An experimental robotic space plane developed for the Air Force is slated to launch Friday from Cape Canaveral, fueling an ongoing mystery about its hush-hush payload and overall mission.
Watching the pilotless spacecraft along with the Pentagon will also be wary Russian and Chinese military officials who have raised questions about U.S. intentions since the government launched its first version of the secret plane into orbit almost a year ago.
The X-37B Orbital Test Vehicle looks like a miniature version of the space shuttle. Because of its clandestine nature, some industry analysts have theorized it could be a precursor to an orbiting weapon, capable of dropping bombs or disabling foreign satellites as it circles the globe.
“It’s a mystery, because the Air Force is being so closed-mouthed about the program,” said Brian Weeden, a former Air Force officer and expert in space security. “It leads people to say, ‘What exactly are they hiding?’”
Air Force officials have offered few details beyond saying the experimental space plane provides a way to test new technologies in outer space, such as satellite sensors and other components.
“It’s a classified mission,” said Maj. Tracy A. Bunko, an Air Force spokeswoman. The spacecraft will be carrying “reusable technologies for America’s future in space and operating experiments, which can then be returned to and examined on Earth.”
The first X-37B was launched from the Cape last April, and 224 days later it landed on its own — fully automated — on a 15,000-foot-long airstrip at Vandenberg Air Force Base, northwest of Santa Barbara. The plane being launched this week is also expected to land there sometime late this year.
The space plane was built in tight secrecy by Boeing Co.'s Space and Intelligence Systems unit in Huntington Beach. Engineering work was done at the company’s facilities in Huntington Beach and Seal Beach. Other components were kicked in from its satellite-making plant in El Segundo.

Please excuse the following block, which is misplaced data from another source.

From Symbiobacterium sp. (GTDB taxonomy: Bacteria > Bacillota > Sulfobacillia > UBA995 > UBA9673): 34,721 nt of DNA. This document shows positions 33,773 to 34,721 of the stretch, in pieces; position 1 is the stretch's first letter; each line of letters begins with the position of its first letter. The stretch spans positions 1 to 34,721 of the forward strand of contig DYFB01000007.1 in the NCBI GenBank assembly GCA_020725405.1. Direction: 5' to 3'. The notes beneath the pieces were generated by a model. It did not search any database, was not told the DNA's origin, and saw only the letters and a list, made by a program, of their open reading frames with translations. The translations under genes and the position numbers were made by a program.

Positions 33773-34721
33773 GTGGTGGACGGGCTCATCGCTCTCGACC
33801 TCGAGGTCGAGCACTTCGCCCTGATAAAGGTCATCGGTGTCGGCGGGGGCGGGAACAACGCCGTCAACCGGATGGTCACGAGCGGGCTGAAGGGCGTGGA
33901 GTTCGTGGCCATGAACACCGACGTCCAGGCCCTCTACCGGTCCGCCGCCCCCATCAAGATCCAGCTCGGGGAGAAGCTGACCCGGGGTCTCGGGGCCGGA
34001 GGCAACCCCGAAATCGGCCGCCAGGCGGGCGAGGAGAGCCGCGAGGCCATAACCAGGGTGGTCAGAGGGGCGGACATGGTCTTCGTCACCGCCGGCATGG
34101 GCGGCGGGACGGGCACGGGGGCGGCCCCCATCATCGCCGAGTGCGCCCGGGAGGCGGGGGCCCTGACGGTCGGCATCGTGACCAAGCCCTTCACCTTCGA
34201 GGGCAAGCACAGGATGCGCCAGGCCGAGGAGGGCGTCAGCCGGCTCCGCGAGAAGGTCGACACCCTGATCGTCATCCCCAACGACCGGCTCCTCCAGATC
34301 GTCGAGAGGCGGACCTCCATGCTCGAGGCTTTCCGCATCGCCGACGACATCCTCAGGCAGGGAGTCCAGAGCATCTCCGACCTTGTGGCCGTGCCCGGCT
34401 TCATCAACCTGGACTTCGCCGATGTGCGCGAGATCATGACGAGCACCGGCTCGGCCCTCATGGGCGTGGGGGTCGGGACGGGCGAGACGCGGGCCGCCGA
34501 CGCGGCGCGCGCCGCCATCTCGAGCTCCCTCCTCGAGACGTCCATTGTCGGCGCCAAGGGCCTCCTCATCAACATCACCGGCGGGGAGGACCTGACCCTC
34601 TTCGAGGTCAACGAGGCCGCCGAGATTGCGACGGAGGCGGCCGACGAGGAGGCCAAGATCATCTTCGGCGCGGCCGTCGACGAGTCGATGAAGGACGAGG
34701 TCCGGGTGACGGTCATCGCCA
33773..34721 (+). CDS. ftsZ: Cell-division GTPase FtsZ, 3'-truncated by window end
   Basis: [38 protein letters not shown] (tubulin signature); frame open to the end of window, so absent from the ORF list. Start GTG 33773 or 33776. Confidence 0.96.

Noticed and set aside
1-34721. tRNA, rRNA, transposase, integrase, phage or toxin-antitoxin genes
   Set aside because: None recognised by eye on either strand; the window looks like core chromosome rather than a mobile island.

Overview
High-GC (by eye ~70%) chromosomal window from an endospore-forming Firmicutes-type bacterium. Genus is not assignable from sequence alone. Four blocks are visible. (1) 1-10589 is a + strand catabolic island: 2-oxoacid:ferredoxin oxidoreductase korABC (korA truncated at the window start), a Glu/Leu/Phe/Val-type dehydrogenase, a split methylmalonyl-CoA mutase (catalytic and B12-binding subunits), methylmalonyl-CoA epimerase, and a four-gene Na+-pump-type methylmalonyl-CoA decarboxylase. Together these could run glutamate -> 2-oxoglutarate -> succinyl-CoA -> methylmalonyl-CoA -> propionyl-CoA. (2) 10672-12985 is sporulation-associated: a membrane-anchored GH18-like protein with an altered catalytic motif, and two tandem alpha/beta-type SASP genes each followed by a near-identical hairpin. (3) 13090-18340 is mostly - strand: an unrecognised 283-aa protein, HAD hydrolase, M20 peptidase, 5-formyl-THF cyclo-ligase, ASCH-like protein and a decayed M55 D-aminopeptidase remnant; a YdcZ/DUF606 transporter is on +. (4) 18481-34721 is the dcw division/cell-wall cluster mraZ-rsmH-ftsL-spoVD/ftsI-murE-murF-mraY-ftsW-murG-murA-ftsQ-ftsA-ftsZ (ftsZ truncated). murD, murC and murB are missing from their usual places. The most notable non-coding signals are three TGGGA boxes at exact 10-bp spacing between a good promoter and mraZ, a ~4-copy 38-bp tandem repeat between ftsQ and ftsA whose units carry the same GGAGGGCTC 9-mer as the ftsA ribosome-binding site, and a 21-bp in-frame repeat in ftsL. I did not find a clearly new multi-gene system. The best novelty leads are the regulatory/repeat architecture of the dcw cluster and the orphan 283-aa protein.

In recent weeks, the scheduled blast-off has drawn new attention. Lt. Gen. Oleg Ostapenko, the commander of Russia’s space forces, told the state-run Novosti news agency that the military was following the development of the space plane. He said Russian scientists were developing similar technology.
Li Daguang, a professor at People’s Liberation Army National Defense University in China, wrote in an editorial that the technology “will soon have a revolutionary impact on space exploration.” Li went on to write that if the X-37B is used for military purposes, “it is capable of taking military actions against the enemy’s satellite and space transportation devices.”
Most U.S. military analysts are increasingly skeptical that the plane — in its current form — is a space bomber or satellite hunter.
“That’s highly unlikely,” said Weeden, the former Air Force officer who now works at the Secure World Foundation, a Colorado-based space policy group. “At this point, it is an experimental plane. The technology may develop into something bigger — that’s the nature of experimental planes — but it’s just a test bed now.”
Although the X-37B program is “classified,” some of the particulars are known. More than 10 years ago, it began as a NASA program to test new technologies for the space shuttle. But when the government decided to retire the aging fleet of shuttles, the Pentagon took over the program and cloaked it in secrecy.
The spacecraft is about 29 feet long, or about the size of a small school bus, with stubby wings that stretch out about 15 feet tip to tip. It is one-fifth the size of the space shuttle and can draw on the sun for electricity using unfolding solar panels. It is designed to stay in orbit for 270 days.
Weather permitting, the plane is set to be launched Friday atop a 19-story Atlas V rocket, which will lift the spacecraft into orbit inside the nose cone. Once in orbit, the X-37B will emerge for its estimated nine-month journey.
The launch will be handled by United Launch Alliance, a joint venture of Boeing and Lockheed Martin Corp. The launch alone is estimated to be costing taxpayers more than $100 million. Funded through the Pentagon’s top-secret “black” budget, the project’s overall cost is unknown.
The high price tag adds to the speculation about the mission and why the Pentagon would be willing to spend a good chunk of money on an orbiting laboratory at a time when it is supposedly reining in its budget.
“It’s all very puzzling,” said Laura Grego, a senior scientist at the Union of Concerned Scientists, a nonprofit organization based in Cambridge, Mass. “The only unique capability of a space plane appears to be its ability to return from orbit and land autonomously on a runway.”
David Pierson and Nicole Liu in The Times’ Beijing Bureau contributed to this report.